Well within a day or two I was called up to the office and informed that I would be assigned as assistant to the enrollee hospital attendant. I was delighted. This meant moving into the little four bed hospital building with a separate room for Nickols and I. The hospital consisted of our bedroom, a treatment room across the hall, a large room with four patient beds, and a small lavatory. Nichols was there for only a month and did not reenlist so I was left in charge.

   Sending me to the hospital was a good choice. I fell into the job with every-thing I had. I enjoyed holding sick call every morning and evening, concocting cough medicine, salves and lotions from receipts the company doctor gave me. On a visit home I bought a small bag to carry some supplies with me when I attended baseball or boxing at another distant camp. I had the authority to send a man back to his barracks for the day if I felt he was not fit for duty that day. That authority was never questioned. At sick call I treated poison ivy, cuts and bruises, colds and headaches. If I felt the illness was important I would advise Lt. Robe and he would summon that company doctor from Cadillac.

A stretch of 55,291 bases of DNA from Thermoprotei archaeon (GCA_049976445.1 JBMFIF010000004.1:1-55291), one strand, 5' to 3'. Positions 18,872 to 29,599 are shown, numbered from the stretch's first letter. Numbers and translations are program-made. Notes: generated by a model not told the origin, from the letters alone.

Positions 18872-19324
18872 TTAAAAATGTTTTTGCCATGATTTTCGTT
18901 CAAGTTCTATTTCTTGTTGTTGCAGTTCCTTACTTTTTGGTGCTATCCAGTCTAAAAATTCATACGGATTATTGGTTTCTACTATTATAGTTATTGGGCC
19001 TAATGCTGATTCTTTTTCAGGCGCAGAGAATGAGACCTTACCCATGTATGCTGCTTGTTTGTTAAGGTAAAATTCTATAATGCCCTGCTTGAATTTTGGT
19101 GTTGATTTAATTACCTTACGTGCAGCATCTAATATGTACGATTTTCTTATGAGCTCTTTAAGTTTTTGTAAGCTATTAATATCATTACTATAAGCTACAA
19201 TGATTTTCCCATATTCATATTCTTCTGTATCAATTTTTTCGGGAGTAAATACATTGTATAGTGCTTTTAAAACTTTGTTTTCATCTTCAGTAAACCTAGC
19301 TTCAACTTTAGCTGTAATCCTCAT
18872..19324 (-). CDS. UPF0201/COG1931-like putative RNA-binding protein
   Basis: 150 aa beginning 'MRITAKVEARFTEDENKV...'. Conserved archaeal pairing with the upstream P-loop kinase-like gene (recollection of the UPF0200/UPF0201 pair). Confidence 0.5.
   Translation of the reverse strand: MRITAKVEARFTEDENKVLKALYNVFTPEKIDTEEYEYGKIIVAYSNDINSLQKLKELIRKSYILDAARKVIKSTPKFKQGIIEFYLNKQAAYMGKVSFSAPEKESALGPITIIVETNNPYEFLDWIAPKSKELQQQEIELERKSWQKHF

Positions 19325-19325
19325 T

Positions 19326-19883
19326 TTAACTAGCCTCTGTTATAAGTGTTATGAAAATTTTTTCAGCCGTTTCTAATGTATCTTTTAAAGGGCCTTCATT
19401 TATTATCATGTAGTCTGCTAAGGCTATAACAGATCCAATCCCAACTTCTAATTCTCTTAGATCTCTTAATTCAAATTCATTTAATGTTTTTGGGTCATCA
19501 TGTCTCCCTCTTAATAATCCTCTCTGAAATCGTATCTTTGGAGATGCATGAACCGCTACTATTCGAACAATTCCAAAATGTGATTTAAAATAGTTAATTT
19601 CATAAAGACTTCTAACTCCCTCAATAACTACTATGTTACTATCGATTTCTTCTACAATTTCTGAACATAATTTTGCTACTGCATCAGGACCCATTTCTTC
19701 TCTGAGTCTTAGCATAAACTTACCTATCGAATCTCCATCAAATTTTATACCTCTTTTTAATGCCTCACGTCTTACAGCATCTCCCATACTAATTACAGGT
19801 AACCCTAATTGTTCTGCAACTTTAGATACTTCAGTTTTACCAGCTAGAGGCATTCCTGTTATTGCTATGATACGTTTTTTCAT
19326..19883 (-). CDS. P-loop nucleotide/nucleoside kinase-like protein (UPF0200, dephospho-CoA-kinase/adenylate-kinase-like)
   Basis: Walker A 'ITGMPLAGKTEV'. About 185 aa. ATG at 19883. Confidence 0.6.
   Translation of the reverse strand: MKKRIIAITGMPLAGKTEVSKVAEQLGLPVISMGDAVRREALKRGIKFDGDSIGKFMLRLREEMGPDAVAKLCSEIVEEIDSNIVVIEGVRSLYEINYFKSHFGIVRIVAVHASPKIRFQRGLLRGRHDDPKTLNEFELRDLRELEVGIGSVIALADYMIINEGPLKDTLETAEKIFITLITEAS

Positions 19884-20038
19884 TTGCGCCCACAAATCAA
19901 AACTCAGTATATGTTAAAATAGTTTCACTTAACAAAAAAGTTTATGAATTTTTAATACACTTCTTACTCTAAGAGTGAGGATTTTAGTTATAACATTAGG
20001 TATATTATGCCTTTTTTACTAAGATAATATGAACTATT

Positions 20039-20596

Let me digress a moment and I will come back to the hospital experience. I believe we were paid $28 a month. We were give $8 of that to purchase toilet supplies and candy at the Post Exchange (PX) The remaining $20 was sent home to our parents. I'm sure it was a Godsend to many families. At that time my mother was afflicted with multiple serosis and was bedridden. Once or twice a month I would hitchhike the 150 miles to Flint to see her. Occasionally one of the guys has a car stashed in Manistee, and for a small fee to cover gas, would give me a ride to Flint. I can remember standing in a very small town, on a very hot day, and watching car after car go by and no ride. I was sweltering in my wool shirt and trousers.